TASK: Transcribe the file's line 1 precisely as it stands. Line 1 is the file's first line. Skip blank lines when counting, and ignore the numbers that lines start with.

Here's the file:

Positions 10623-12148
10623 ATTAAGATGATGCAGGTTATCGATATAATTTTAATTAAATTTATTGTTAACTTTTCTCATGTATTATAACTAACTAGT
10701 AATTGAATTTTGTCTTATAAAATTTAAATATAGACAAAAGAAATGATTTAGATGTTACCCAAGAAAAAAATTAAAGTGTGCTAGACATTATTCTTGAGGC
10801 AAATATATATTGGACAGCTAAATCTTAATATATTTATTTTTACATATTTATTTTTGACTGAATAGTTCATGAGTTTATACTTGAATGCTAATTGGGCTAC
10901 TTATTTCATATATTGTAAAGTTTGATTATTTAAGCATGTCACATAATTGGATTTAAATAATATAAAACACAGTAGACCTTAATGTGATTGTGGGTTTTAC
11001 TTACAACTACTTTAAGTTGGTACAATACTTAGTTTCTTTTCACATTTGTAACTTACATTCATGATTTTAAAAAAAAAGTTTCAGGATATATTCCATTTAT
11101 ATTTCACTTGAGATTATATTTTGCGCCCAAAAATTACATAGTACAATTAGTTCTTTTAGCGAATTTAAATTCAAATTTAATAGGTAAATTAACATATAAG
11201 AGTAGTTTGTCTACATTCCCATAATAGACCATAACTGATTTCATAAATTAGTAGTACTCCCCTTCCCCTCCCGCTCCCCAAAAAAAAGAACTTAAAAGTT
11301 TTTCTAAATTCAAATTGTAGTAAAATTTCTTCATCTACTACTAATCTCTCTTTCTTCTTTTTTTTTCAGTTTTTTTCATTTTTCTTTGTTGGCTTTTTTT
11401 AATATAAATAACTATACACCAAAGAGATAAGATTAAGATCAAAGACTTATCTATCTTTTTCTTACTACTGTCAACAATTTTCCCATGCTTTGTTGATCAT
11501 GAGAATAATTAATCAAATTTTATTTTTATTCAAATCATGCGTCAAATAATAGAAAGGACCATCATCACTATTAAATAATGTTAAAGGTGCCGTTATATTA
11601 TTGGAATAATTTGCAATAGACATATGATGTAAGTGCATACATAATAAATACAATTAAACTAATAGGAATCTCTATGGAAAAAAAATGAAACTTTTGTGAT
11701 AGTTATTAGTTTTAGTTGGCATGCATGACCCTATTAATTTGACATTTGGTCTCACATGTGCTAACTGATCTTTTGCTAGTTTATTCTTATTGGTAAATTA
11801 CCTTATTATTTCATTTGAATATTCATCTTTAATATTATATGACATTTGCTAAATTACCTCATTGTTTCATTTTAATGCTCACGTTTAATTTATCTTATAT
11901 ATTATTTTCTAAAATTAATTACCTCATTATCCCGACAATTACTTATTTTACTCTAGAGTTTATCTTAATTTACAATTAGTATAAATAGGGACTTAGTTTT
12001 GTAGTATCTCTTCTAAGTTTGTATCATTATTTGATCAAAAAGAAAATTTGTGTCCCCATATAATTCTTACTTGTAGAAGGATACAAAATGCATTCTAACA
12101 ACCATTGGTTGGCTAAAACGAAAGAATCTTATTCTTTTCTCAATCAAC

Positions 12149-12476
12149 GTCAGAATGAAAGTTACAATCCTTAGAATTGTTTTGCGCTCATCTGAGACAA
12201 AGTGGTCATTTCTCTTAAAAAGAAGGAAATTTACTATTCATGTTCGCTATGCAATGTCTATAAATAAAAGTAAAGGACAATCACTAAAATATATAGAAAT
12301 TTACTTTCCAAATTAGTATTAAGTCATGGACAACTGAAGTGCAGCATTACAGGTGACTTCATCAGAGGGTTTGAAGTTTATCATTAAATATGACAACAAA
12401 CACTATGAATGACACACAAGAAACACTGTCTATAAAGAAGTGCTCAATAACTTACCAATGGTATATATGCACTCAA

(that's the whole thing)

Positions 10623-12148